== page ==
An Anish Kapoor sculpture in the courtyard of the Royal Academy in London in 2009 (photo by Alan Trotter/Flickr)

An Anish Kapoor sculpture in the courtyard of the Royal Academy in London in 2009 (photo by Alan Trotter/Flickr)

Art Movements is a weekly collection of news, developments, and stirrings in the art world.

After Jeff Koons, Takashi Murakami, Joana Vasconcelos, and Xavier Veilhan, the Palace of Versailles has selected Anish Kapoor as the next contemporary artist to exhibit in its hallowed halls. Brace yourself for the inevitable deluge of selfies.

The Yale Center for British Art closed its doors on January 1, 2015, and will not reopen until 2016, after it has undergone a major renovation of all its galleries, lecture hall, and more.

Musician PJ Harvey is turning the recording sessions for her next album into an art piece: she and her band will record her next album at London’s Somerset House behind one-way mirrors as part of a month-long public artwork titled “Recording in Progress” (January 16–February 14).

The undulating, perforated façade of the the Broad Museum — megacollector Eli Broad’s latest project, from High Line co-designers Diller Scofidio + Renfro, due to open in Los Angeles in the fall — was found to be far less impressive than renderings had suggested when it was revealed on New Year’s Eve.

The staff of the Susquehanna Art Museum in Harrisburg, Pennsylvania, began moving into the institution’s brand new building, which will open to the public on January 16.


The Smithsonian Institution’s federal appropriation for fiscal year 2015 totaled $819.5 million — including $24 million to for the construction of the National Museum of African American History and Culture — bringing it up $14.5 million from its appropriation for fiscal year 2014.

Three gifts totaling $1.7 million — two anonymous and one from Wilmingtonians Peggy and Ed Woolard — have given the Delaware Art Museum its first endowed curatorial position, henceforth known as the Curator of the Bancroft Collection of Pre-Raphaelite Art.

The Minneapolis Institute of Arts received a long-term loan of 396 paintings, 77 photographs, 64 works on paper, and 21 sculptures from the collection of the late Myron Kunin. Over 80 of the pieces are featured in American Modernism: Selections from the Kunin Collection of American Art, which opened yesterday.

Conrad Felixmüller, “Selbstbildnis” (“Self Portrait”), plate 24, from the illustrated book ‘Deutsche Graphiker der Gegenwart’ (‘German Printmakers of Our Time’) by Kurt Pfister (1919; published 1920), woodcut (Hood Museum of Art, Dartmouth College; gift of Susan E. Hardy, Nancy R. Wilsker, Sarah A. Stahl, and John S. Stahl in memory of their parents, Barbara J. and David G. Stahl, class of 1947)

The Hood Art Museum at Dartmouth College received a gift of 118 American and European artworks from the children of the late collectors Barbara J. and David G. Stahl, including Old Master prints by Rembrandt and Dürer and modern works by Max Beckmann, Emil Nolde, and Käthe Kollwitz.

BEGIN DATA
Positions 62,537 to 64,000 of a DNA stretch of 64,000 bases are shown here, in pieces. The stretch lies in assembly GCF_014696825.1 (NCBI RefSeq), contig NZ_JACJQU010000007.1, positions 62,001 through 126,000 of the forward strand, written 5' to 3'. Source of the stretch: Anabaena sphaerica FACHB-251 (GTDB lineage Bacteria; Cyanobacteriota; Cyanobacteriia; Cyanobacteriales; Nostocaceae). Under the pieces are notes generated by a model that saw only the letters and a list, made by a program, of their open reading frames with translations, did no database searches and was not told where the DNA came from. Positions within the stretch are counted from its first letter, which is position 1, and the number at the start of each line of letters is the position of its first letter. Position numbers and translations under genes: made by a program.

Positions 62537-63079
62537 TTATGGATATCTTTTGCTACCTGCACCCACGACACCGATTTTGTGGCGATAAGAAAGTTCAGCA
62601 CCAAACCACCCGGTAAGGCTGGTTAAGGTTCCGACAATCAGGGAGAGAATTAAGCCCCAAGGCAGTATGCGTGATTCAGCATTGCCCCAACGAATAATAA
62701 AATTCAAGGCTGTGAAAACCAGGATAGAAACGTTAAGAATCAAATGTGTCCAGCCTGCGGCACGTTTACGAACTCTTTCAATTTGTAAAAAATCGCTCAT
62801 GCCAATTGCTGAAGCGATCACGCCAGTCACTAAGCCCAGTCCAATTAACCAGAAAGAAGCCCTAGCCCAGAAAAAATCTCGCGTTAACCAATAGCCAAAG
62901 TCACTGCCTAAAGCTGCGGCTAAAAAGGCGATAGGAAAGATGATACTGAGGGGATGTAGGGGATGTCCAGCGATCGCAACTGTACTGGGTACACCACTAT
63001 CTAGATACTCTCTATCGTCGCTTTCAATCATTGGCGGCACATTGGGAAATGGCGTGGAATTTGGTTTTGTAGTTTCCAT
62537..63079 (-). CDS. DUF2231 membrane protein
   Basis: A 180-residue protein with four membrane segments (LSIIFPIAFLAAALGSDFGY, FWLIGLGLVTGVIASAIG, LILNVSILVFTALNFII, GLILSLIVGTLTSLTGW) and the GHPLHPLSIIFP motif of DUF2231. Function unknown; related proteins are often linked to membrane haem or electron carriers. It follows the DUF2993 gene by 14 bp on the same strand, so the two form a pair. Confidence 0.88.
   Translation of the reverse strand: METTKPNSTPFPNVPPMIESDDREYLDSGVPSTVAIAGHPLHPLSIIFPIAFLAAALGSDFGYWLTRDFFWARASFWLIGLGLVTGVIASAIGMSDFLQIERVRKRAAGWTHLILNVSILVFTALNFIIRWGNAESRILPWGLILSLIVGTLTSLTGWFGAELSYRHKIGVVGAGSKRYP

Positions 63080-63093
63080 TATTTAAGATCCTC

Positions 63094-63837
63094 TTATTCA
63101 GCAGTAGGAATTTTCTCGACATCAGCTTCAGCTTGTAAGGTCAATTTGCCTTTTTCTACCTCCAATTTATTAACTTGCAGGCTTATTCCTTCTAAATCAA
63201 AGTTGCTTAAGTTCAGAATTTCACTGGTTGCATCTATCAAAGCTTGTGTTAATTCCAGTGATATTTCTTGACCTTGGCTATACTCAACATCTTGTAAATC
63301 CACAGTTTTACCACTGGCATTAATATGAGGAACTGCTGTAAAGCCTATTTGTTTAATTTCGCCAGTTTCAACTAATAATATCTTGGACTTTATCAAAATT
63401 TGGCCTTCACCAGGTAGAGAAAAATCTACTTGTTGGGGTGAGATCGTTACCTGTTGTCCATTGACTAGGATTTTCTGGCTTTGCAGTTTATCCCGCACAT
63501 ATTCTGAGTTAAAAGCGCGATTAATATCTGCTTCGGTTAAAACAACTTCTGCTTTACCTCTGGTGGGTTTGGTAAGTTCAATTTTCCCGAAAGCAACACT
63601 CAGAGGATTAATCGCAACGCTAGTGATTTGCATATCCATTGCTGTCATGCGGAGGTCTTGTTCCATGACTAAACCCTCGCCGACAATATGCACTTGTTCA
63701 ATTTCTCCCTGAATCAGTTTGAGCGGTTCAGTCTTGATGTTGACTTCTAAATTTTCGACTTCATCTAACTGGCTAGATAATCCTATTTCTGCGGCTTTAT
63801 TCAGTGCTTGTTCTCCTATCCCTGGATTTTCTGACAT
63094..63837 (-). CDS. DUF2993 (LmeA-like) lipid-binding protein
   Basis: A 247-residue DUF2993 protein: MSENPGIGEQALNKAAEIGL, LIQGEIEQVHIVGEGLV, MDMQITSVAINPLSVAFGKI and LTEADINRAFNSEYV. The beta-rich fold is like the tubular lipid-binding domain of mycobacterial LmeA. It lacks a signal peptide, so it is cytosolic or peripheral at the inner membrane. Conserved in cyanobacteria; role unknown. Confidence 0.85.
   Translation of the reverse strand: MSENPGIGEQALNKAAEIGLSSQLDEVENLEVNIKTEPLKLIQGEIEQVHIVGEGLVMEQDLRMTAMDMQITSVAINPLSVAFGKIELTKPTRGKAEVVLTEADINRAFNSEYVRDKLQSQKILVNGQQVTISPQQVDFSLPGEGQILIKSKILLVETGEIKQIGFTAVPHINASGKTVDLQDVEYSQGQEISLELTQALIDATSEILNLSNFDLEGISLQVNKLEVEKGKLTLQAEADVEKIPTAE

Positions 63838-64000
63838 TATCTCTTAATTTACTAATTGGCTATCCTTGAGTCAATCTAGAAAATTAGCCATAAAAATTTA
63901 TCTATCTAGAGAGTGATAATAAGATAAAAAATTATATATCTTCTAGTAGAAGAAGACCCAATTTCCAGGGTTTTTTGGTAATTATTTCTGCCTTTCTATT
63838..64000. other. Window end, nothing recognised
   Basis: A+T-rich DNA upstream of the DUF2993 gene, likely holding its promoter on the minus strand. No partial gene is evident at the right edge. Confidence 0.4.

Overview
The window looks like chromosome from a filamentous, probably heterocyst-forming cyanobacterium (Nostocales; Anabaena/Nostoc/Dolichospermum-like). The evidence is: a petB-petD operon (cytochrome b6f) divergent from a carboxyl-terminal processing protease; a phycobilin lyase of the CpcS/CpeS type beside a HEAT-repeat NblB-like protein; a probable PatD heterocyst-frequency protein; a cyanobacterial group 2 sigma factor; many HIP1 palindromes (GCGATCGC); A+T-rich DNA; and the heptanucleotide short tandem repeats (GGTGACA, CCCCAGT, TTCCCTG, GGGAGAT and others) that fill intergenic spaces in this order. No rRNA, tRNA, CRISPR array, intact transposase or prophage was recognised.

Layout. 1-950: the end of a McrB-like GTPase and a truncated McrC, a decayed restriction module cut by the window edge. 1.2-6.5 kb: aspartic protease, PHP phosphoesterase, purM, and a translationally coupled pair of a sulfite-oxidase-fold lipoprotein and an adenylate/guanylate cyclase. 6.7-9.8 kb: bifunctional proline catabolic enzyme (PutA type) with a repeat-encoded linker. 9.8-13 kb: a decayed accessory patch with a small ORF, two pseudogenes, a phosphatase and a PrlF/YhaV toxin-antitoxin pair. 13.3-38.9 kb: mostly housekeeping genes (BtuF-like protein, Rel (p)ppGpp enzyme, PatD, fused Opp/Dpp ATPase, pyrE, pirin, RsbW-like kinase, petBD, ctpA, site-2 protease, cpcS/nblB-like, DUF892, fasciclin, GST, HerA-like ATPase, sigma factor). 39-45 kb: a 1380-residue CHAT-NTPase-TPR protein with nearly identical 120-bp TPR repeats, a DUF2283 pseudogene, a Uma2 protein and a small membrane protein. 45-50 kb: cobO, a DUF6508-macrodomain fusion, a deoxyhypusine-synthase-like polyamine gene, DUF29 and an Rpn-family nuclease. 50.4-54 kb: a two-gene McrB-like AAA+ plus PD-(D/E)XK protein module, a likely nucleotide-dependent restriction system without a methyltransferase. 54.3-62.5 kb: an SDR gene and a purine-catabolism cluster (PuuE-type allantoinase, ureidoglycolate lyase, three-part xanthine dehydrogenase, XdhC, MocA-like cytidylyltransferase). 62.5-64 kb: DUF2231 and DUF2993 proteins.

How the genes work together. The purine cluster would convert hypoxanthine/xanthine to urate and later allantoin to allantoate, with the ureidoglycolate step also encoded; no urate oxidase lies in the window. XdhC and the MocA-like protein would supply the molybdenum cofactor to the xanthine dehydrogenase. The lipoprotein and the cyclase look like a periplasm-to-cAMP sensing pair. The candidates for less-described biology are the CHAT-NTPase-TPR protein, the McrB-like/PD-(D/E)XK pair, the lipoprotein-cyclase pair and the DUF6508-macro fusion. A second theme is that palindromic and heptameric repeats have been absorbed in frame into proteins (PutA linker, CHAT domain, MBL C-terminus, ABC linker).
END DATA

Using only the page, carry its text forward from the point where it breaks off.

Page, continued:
The Gibbes Museum of Art in Charleston, South Carolina, received a $150,000 grant award from the Gaylord and Dorothy Donnelley Foundation to support the installation of its collection of miniature portraits in its new building, due to open in spring 2016.


Art Basel appointed the Hong Kong–based art adviser Adeline Ooi to be its new director for Asia, replacing Magnus Renfrew.

Artist Lina Selander, who works primarily in video and installation, has been selected to represent Sweden at this year’s Venice Biennale.


Two pedestals that typically hold marble busts of Mithradates the Great and the allegorical figure of Europe were found smashed in the amphitheater of the Grand Trianon park at the Palace of Versailles. The sculptures themselves, by an unknown artist and dated to the late-17th or early-18th century, had been removed to protect them from the snow.

The executors of the late author and illustrator Maurice Sendak’s will and the Rosenbach Museum and Library of Philadelphia are in disagreement over the value of the collection of rare books left by Sendak in his will to the Rosenbach. Thus far the executors have only handed over 349 of the 800 books, prompting a lawsuit from the library.


The Québecois painter Jacques Hurtubise died suddenly on December 27, 2014, at his home on Cape Breton Island in Nova Scotia, aged 75.

Fernando Salicrup (photo via Fernando Salicrup/Facebook)

Fernando Salicrup, the co-founder and executive director of Taller Boricua/Puerto Rican Workshop, died on January 1, 2015, aged 68.

John Bowsher, the vice president of museum infrastructure at the Los Angeles County Museum of Art and a longtime friend and colleague of the institution’s director, Michael Govan, died on December 29, 2014, aged 62.

Jake Berthot, a painter based in upstate New York, died on December 31, 2014, aged 75.

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Benjamin Sutton

Benjamin Sutton is an art critic, journalist, and curator who lives in Park Slope, Brooklyn. His articles on public art, artist documentaries, the tedium of art fairs, James Franco's obsession with Cindy...